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Anderson, A. C. (Alfred Conrad), 1887-, et al. / Soil survey of Manitowoc County, Wisconsin
(1931)

Soils,   pp. 8-28 PDF (7.7 MB)


Page 24


BUREAU OF CHEMISTRY AND SOILS, 1926
                           GENESEE LOAM
  Genesee loam includes areas of alluvial bottom land having a
grayish-brown or light yellowish-brown rather coarse loam or fine
sandy loam surface layer about 10 inches thick. The subsoil con-
sists of stratified layers of light-brown, gray, or yellow loam mottled
with gray and rust brown and containing layers of sand and clay.
The subsoil below a depth of 24 inches is largely sand or gravel.
The surface soil and subsoil are variable in color and texture.
The surface soil is acid in only a few places, and the subsoil is
calcareous.
  This soil occurs in patches along the stream bottoms. The larger
areas are along Branch and West Twin Rivers. The land surface
is low and flat but is cut somewhat by stream channels. The soil
is subject to flooding but is fairly dry most of the summer. Most
of the areas have been cleared or permanent pasture, for which
use the soil is valuable. Very little of it is cultivated.
                         COLOMA FINE SAND
  The surface soil of Coloma fine sand is grayish-brown fine sand to
a depth of 4 inches. This is underlain to a depth of 12 inches by
brownish-yellow fine sand with a very slight trace of red. Between
depths of 12 and 36 inches the material is yellow fine sand in many
places showing a brownish shade. Below a depth of 36 inches there
is pale-yellow loose porous fine sand. In one place, well records
showed the sand to be 85 feet deep.
  Coloma fine sand is a minor soil. It occurs chiefly in the northeast
quarter of the county in areas ranging from 40 to 160 acres in extent.
The land surface is undulating or gently rolling, and there are a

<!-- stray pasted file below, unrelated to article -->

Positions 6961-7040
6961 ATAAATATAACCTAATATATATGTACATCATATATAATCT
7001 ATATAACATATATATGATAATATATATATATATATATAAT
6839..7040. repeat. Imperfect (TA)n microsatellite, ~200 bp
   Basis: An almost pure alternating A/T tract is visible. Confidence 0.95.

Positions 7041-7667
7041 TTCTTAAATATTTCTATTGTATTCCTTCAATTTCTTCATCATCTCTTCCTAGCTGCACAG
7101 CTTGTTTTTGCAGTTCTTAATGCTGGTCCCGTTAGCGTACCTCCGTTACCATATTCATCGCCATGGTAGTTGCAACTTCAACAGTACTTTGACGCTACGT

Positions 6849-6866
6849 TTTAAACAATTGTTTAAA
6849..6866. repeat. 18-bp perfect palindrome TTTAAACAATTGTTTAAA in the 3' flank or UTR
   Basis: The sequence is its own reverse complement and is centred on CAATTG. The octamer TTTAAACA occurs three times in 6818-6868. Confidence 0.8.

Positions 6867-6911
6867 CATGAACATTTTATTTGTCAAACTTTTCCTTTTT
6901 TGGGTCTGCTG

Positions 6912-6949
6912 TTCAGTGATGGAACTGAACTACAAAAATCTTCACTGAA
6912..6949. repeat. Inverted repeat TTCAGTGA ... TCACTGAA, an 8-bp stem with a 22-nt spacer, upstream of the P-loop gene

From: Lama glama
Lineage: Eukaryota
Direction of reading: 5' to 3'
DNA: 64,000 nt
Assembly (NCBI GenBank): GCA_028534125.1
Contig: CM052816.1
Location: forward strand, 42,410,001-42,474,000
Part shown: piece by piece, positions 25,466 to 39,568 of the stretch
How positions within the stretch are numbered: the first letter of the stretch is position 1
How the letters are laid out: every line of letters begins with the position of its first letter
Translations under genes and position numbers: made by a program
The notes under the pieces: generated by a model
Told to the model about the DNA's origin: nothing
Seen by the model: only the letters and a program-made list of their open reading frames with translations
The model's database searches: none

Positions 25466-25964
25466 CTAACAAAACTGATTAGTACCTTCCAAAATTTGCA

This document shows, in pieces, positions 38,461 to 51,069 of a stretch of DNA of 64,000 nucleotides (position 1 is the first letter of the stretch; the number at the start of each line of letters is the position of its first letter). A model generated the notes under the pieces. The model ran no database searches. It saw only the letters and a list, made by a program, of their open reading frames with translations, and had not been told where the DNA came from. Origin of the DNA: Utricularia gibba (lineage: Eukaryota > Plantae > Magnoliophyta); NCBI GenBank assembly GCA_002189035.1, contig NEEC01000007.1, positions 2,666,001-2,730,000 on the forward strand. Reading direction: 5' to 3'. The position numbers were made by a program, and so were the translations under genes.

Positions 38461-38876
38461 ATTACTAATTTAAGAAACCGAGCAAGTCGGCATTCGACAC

few low hills. Natural drainage is excessive, and crops suffer to
some extent from drought.
  Most of the land has been cleared and is now cultivated. In
Manitowoc County this is a better soil than typical Coloma fine sand
in other counties, owing probably to the presence of more limestone
material. It is devoted to general farming and the raising of some
special crops, though it is better suited to trucking.
                       PLAINFIELD FINE SAND
  The virgin surface soil of Plainfield fine sand to a depth of 2 inches
is brown loamy fine sand containing an abundance of roots and some
leaf mold. In cultivated fields the dark color and much of the
organic matter are soon lost. From 2 to 8 inches the soil is light
yellowish-brown loamy fine sand, beneath which is bright-yellow
fine sand continuous to a depth of 30 inches. Below 30 inches there
is pale-yellow fine sand containing some fine gravel and coarse sand.
  This soil occurs chiefly on lake and river terraces in the northeast
part of the county along the shore of Lake Michigan and in the
valleys of East Twin, West Twin, and Branch Rivers. The largest
area is within and bordering the city of Two Rivers. The land
surface is level or nearly level, and natural drainage is good or
excessive. Over the lower areas the water table is not more than
8 feet below the surface and in the spring is even higher. Thus
there may be an excess of moisture at times over parts of the soil.
Both surface soil and subsoil are in most places slightly acid.
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